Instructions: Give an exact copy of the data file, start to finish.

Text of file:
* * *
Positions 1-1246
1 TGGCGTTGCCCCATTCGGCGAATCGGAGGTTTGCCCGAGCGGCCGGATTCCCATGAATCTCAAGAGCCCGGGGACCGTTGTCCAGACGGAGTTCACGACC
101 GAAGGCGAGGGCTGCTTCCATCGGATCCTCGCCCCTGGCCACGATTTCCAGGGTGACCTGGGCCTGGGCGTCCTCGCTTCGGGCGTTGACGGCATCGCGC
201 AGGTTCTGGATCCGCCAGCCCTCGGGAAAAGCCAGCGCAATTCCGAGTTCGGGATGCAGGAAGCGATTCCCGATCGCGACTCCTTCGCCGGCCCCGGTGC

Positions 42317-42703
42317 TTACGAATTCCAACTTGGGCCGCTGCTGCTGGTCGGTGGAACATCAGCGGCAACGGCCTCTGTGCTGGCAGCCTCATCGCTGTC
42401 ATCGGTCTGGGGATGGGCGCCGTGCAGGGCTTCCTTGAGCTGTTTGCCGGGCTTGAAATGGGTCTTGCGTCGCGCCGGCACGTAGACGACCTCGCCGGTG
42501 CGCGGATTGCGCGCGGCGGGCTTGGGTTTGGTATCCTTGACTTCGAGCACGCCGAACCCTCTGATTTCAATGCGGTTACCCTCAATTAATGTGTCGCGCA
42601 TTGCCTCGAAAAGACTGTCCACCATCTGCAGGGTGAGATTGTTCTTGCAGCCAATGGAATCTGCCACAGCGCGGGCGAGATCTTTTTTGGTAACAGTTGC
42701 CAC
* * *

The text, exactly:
Positions 1-1246
1 TGGCGTTGCCCCATTCGGCGAATCGGAGGTTTGCCCGAGCGGCCGGATTCCCATGAATCTCAAGAGCCCGGGGACCGTTGTCCAGACGGAGTTCACGACC
101 GAAGGCGAGGGCTGCTTCCATCGGATCCTCGCCCCTGGCCACGATTTCCAGGGTGACCTGGGCCTGGGCGTCCTCGCTTCGGGCGTTGACGGCATCGCGC
201 AGGTTCTGGATCCGCCAGCCCTCGGGAAAAGCCAGCGCAATTCCGAGTTCGGGATGCAGGAAGCGATTCCCGATCGCGACTCCTTCGCCGGCCCCGGTGC

Positions 42317-42703
42317 TTACGAATTCCAACTTGGGCCGCTGCTGCTGGTCGGTGGAACATCAGCGGCAACGGCCTCTGTGCTGGCAGCCTCATCGCTGTC
42401 ATCGGTCTGGGGATGGGCGCCGTGCAGGGCTTCCTTGAGCTGTTTGCCGGGCTTGAAATGGGTCTTGCGTCGCGCCGGCACGTAGACGACCTCGCCGGTG
42501 CGCGGATTGCGCGCGGCGGGCTTGGGTTTGGTATCCTTGACTTCGAGCACGCCGAACCCTCTGATTTCAATGCGGTTACCCTCAATTAATGTGTCGCGCA
42601 TTGCCTCGAAAAGACTGTCCACCATCTGCAGGGTGAGATTGTTCTTGCAGCCAATGGAATCTGCCACAGCGCGGGCGAGATCTTTTTTGGTAACAGTTGC
42701 CAC